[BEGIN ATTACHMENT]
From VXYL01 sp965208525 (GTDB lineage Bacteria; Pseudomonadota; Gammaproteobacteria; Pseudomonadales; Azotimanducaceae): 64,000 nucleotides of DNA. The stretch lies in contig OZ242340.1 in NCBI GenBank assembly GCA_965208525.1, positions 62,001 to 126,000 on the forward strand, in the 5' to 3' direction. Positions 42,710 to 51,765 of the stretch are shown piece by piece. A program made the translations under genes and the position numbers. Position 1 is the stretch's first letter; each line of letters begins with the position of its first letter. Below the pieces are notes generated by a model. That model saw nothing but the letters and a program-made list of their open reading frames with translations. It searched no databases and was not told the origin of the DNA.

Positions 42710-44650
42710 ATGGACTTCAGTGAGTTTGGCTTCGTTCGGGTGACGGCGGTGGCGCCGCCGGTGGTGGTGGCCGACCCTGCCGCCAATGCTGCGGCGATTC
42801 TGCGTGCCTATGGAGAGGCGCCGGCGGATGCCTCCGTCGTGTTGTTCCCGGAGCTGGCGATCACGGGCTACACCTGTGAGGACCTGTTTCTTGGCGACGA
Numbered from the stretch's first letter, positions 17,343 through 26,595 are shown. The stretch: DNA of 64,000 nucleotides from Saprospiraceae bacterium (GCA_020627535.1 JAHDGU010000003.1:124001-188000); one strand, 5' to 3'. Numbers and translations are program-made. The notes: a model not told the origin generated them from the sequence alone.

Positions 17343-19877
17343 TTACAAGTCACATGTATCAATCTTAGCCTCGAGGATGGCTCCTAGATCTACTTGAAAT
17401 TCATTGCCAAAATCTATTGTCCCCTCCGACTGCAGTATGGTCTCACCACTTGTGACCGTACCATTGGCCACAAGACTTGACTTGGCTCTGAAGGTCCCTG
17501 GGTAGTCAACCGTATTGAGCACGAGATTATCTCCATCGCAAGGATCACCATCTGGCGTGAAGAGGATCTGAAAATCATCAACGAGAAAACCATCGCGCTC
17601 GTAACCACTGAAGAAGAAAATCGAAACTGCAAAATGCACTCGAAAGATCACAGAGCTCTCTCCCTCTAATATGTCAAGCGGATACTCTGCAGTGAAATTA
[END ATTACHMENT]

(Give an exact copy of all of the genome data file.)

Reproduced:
From VXYL01 sp965208525 (GTDB lineage Bacteria; Pseudomonadota; Gammaproteobacteria; Pseudomonadales; Azotimanducaceae): 64,000 nucleotides of DNA. The stretch lies in contig OZ242340.1 in NCBI GenBank assembly GCA_965208525.1, positions 62,001 to 126,000 on the forward strand, in the 5' to 3' direction. Positions 42,710 to 51,765 of the stretch are shown piece by piece. A program made the translations under genes and the position numbers. Position 1 is the stretch's first letter; each line of letters begins with the position of its first letter. Below the pieces are notes generated by a model. That model saw nothing but the letters and a program-made list of their open reading frames with translations. It searched no databases and was not told the origin of the DNA.

Positions 42710-44650
42710 ATGGACTTCAGTGAGTTTGGCTTCGTTCGGGTGACGGCGGTGGCGCCGCCGGTGGTGGTGGCCGACCCTGCCGCCAATGCTGCGGCGATTC
42801 TGCGTGCCTATGGAGAGGCGCCGGCGGATGCCTCCGTCGTGTTGTTCCCGGAGCTGGCGATCACGGGCTACACCTGTGAGGACCTGTTTCTTGGCGACGA
Numbered from the stretch's first letter, positions 17,343 through 26,595 are shown. The stretch: DNA of 64,000 nucleotides from Saprospiraceae bacterium (GCA_020627535.1 JAHDGU010000003.1:124001-188000); one strand, 5' to 3'. Numbers and translations are program-made. The notes: a model not told the origin generated them from the sequence alone.

Positions 17343-19877
17343 TTACAAGTCACATGTATCAATCTTAGCCTCGAGGATGGCTCCTAGATCTACTTGAAAT
17401 TCATTGCCAAAATCTATTGTCCCCTCCGACTGCAGTATGGTCTCACCACTTGTGACCGTACCATTGGCCACAAGACTTGACTTGGCTCTGAAGGTCCCTG
17501 GGTAGTCAACCGTATTGAGCACGAGATTATCTCCATCGCAAGGATCACCATCTGGCGTGAAGAGGATCTGAAAATCATCAACGAGAAAACCATCGCGCTC
17601 GTAACCACTGAAGAAGAAAATCGAAACTGCAAAATGCACTCGAAAGATCACAGAGCTCTCTCCCTCTAATATGTCAAGCGGATACTCTGCAGTGAAATTA